Published: January 23, 2007
Gavels came down fast and furious in many auction halls around the country over the holidays, once again providing both entertainment and investment opportunities as the old year concluded and the new one began.
As in the previous couple of years, prices generally stayed below the stratosphere — only one of the auction houses surveyed for this report breached the $100,000 mark — but, as usual, solid prices were realized for unique and top level items.
Featured are notable items auctioned at sales that were conducted during the period December 26, 2006, to January 7, 2007.
Echoing a trend for 2006 seen among the major auction houses, well executed fine artworks by notable artists dominated the action.
More than 700 bidders registered for Stamford Auctions’ New Year’s Day sale, and the auction floor was packed right through the end of the marathon sale at 12:06 am on January 2.
While the Northeast basked in unseasonable warmth, a snowy Manhattan scene by artist Birge Harrison stole the show in Stamford. Realizing $141,000, the painting was the highest selling lot at the 20th Annual New Year’s Day auction where a trio of auctioneers collectively toiled to sell more than 125 lots per hour.
Likewise, a characteristically snowy cityscape by Guy Wiggins topped the bidding at Nadeau Auction Gallery’s annual New Year’s Day sale on January 1 in Windsor, Conn., fetching $46,000.
Often called his best print, an etching, “The Embroidered Curtain,” 1889, by American artist James McNeill Whistler (1834–1903) was also a bidder’s favorite at Brunk Auctions in Asheville, N.C., on January 6, attaining $97,750.
Artwork embellished more dimensions at Pook & Pook’s two-day sale on January 5–6 when, with nine phone lines vying for a pair of Paris porcelain urns with portraits of early American presidents, the circa Nineteenth Century urns depicting Thomas Jefferson and James Monroe topped the sale, going to a phone bidder for $64,350.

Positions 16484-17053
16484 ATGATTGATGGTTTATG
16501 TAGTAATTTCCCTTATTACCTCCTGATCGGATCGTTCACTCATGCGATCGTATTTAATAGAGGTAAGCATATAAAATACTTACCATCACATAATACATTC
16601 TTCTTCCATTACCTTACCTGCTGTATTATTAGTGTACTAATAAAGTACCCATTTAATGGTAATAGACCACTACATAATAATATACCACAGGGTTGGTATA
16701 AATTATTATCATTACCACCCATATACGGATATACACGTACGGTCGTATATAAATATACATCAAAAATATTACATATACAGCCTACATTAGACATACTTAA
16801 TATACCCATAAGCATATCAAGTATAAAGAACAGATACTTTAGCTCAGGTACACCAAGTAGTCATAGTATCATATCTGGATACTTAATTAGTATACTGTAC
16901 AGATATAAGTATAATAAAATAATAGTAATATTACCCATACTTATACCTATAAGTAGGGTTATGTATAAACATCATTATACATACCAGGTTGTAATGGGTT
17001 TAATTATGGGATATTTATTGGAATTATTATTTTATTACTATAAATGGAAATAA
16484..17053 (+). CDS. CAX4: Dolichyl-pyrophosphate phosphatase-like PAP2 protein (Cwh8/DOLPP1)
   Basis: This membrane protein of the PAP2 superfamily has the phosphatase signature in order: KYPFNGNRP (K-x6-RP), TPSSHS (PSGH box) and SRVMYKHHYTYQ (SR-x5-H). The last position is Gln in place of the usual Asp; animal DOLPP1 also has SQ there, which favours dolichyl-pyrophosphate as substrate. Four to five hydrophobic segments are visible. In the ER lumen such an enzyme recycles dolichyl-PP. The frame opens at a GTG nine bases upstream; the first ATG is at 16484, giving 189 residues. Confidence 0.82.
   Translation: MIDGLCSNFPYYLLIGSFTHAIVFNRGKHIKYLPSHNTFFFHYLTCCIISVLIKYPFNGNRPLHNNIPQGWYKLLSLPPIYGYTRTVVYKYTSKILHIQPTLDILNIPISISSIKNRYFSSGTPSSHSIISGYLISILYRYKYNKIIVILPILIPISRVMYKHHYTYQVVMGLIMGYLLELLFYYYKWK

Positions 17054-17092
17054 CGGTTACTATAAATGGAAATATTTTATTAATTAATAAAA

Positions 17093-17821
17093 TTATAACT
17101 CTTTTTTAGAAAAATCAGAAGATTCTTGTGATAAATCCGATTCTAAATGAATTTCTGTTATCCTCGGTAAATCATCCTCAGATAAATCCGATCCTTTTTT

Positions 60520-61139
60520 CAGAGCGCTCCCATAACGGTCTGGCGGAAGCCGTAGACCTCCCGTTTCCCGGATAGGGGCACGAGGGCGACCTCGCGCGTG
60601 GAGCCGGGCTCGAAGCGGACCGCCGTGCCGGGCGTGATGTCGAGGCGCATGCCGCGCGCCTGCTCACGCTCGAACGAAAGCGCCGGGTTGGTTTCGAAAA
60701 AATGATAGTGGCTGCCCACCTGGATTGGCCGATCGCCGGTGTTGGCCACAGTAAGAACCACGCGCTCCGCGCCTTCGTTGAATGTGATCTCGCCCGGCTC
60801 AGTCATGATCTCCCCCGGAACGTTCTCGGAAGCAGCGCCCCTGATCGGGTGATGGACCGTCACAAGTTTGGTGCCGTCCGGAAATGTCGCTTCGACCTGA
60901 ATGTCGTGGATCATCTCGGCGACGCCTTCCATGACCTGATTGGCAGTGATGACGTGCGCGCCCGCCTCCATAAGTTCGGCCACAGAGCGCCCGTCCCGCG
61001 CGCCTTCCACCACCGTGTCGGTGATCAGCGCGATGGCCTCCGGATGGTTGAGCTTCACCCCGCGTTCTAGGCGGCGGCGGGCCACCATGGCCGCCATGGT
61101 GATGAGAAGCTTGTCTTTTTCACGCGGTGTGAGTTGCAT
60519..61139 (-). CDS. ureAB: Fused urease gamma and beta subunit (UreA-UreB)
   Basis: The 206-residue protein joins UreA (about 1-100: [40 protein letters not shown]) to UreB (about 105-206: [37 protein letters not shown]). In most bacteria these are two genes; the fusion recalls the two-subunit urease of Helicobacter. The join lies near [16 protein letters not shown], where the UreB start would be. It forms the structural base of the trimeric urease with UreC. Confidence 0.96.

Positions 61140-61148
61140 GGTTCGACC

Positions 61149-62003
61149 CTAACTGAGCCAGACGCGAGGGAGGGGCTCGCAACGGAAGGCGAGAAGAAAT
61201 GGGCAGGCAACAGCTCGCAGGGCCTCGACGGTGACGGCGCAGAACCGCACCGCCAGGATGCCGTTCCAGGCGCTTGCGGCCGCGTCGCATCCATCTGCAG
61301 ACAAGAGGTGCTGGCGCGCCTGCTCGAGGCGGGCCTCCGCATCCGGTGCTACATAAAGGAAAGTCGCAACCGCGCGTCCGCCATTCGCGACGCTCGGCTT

John McInnis Auctions wound up 2006 with a strong sale on December 30 in Amesbury, Mass., that saw the 1903 oil on canvas portrait of ballerinas backstage, “The Amateurs,” by Louis Kronberg bring $48,875.
A genre scene of a little girl drawing a stick figure over a painting on an easel, the 60-by-34-inch oil on canvas “Helping Papa” by Joseph Henry Hatfield, sold for $41,170. The painting was exhibited in 1894 at the Art Institute of Chicago and was accompanied by the catalog of the show.
Both paintings descended in the Ricker family, the founders of the Poland Spring water company and innkeepers on the site since the 1790s and both went to dealer Peter Clarke, who now runs his gallery in nearby Newburyport.
Bidders’ choice at The Cobbs Auctioneers’ important antiques, sporting and fine art auction on January 6 in Peterborough, N.H., was an early Twentieth Century Impressionistic landscape by Richard Edward Miller that brought $48,875 from an Internet buyer after a competition between the phones, the Internet and some absentee bids. The landscape, measuring 26 by 28 inches and signed lower left “Miller,” is thought to be of the area around Giverny, France.
At the same sale, a small (8-by-12-inch) oil on board by William Aiken Walker of a cabin with a family and animals was another highlight when it sold to a phone bidder for $34,500.
The top price achieved at William Jenack’s January 7 sale in Chester, N.Y., was for a well executed pre-Raphaelite Russian School oil on panel, “The Roman Bather,” School of Hendrik Siemiradski, 163/8 by 12¼ inches, which sold over the phone to a European collector for $42,550.
Excitement at Copake Auction in Copake, N.Y., on January 1 centered on a pair of circa 1817 Ammi Phillips oil on canvas portraits. Captured by the early American portrait painter were the likenesses of Tobias Teller (1772–1854) and Caroline (or Paulina) Sammis Teller (1788–1865), residents of Red Hook, N.Y. These portraits, each measuring 295/8 by 23½ inches, were in the Boscobel collection and are illustrated in Federal Furniture and Decorative Arts; they sold for $34,100.
Marine painting scholars attributed the work that was the top lot at Garth’s January 5–6 sale in Delaware, Ohio, to J.B. Smith. Selling for $26,450, the unsigned oil on canvas was from the antiques and decorative art collection of the CNA insurance company.
5 Church Hill Road / Newtown, CT 06470
Mon - Fri / 8:00 am - 5:01 pm